A couple of weeks ago I criticised a book by an Evangelical author stating that Christianity is basically about abolishing class distinctions. The book in question had a good example of what is called "cognitive dissonance"" when the lady who wrote it was lamenting that women are still experiencing "oppression" in more traditional countries yet praising the fact that since so many women were home they had time to practise hospitality and support each other while their men were at work.
That's how Western society used to be, before the majority of women exchanged their freedoms for a paycheck. Nowadays we are experiencing the movement of women going back home, but they often find themselves lonely and without necessary community support, so they turn to the internet for instructions and getting in touch with like-minded individuals. (One of the regular favourites on my blog, for instance, is the post about Vintage Housekeeping Manuals.)
The problem is that they sometimes get a twisted message about what it means to be a homemaker. Instead of enjoying their life at home and time with their children, they are guilt-tripped into various money-making activities, whether they need money or not; overwhelmed with schedules often accompanied by pictures of perfect homes and are warned against most innocent hobbies as something which wastes time and keeps them away from domestic duties.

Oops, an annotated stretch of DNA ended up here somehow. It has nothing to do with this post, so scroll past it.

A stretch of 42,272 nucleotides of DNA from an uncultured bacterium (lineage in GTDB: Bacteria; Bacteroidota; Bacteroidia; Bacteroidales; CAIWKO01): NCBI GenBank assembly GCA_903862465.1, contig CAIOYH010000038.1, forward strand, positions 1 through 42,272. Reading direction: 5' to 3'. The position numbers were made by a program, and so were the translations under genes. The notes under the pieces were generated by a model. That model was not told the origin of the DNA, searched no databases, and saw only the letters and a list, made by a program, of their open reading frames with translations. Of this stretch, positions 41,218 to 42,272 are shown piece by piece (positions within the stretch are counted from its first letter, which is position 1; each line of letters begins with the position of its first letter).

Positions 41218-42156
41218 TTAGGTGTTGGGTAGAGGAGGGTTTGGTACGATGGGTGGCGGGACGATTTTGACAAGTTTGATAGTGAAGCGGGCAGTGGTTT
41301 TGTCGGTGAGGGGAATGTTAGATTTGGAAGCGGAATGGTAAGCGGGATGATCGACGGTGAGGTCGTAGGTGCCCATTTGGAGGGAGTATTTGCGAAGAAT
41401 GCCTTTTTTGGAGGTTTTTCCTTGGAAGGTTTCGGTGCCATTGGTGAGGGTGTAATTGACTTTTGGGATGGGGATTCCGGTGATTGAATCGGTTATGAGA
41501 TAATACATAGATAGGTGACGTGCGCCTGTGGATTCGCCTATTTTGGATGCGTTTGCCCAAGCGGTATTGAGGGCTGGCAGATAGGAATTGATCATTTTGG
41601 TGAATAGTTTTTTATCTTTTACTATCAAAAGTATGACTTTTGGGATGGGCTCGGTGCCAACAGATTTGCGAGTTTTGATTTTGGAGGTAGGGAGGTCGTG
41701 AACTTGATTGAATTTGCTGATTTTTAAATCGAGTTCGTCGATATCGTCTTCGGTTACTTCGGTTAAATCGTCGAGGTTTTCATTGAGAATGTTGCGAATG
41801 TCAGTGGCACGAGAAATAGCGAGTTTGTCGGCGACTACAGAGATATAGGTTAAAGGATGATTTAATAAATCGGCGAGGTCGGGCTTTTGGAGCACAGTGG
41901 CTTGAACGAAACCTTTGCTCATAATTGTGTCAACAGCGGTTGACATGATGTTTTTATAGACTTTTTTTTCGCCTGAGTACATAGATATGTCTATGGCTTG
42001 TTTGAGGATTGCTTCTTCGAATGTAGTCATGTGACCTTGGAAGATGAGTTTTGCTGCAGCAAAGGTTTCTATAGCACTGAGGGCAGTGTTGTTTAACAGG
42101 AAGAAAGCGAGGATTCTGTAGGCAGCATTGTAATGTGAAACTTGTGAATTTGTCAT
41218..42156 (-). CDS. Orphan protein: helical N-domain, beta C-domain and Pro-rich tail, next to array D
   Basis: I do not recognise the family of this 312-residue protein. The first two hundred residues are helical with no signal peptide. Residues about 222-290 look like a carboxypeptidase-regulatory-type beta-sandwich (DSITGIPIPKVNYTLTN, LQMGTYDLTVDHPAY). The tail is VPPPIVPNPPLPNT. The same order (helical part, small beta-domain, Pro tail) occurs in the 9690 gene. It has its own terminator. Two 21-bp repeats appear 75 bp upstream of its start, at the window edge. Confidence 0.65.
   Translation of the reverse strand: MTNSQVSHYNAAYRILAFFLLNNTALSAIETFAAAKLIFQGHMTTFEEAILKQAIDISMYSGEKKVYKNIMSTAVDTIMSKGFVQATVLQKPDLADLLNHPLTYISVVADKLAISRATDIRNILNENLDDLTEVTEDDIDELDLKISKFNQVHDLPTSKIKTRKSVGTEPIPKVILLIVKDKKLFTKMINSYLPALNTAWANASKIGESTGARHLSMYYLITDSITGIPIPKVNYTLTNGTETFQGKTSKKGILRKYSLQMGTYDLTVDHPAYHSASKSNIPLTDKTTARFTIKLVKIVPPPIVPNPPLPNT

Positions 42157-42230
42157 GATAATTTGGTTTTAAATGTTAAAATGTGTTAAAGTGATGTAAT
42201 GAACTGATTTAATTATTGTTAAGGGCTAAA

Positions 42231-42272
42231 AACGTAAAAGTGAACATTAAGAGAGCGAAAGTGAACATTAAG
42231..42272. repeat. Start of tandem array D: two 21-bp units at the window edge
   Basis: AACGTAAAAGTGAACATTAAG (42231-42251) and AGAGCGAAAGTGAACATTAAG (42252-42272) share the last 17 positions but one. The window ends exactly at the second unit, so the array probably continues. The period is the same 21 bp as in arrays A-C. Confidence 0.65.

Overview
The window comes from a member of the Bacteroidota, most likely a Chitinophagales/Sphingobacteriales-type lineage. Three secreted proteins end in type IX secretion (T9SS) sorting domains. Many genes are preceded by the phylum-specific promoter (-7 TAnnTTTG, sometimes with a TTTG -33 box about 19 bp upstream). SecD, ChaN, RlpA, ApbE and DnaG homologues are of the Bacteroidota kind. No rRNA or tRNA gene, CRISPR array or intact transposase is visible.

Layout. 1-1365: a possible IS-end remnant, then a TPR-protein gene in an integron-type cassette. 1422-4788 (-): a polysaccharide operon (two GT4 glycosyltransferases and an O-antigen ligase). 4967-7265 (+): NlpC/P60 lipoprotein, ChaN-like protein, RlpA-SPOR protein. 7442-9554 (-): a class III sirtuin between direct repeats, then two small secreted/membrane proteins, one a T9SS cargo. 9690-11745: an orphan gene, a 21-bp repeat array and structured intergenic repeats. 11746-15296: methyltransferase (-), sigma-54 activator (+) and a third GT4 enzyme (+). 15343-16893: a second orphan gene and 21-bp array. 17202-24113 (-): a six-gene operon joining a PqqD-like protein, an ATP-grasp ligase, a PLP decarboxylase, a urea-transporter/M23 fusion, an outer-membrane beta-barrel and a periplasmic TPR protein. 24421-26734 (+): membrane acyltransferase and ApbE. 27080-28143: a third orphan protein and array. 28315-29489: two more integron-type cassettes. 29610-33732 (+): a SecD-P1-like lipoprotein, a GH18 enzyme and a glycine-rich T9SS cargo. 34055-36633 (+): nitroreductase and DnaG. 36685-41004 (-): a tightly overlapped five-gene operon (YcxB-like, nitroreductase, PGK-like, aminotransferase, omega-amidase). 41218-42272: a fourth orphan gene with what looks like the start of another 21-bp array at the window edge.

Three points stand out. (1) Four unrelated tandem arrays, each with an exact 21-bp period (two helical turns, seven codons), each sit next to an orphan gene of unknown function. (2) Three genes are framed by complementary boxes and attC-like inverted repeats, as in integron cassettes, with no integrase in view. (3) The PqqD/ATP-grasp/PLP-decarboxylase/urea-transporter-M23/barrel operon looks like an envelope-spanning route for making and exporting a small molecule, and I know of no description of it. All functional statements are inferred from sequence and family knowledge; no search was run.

Hey, I'm not saying that one should be lazying around watching soaps while the husband breaks his back at work and children are running wild, just that folks should be realistic in what they can achieve given their own circumstances, their finances, their state of health etc. However hard you try, you'll never be able to achieve perfection, especially with small children.
Also, most homemaking manuals, including some recent ones, exaggerate when they push incessant scrubbing, dusting and vacuuming. One of those I read suggested changing tablecloth twice a day. It means I'd have to wash 14 tablecloths every week! Just think how much it would cost and what an enormous workload it is (you have to iron them, too). May be, when one has a house full of servants it works, but for an average family it's not a great idea though.
To enjoy homemaking and life at home in general, one has to achieve some form of balance between order and chaos, depending on one's priorities and circumstances. The most important thing is not to be dogmatic about it. Also keep in mind that practicing hospitality is at least equally important to taking care of stuff, after all, someone besides your family has to appreciate your nice teacups and your baking skills!
For further information, check this post by Lydia Sherman:
Are You out Working?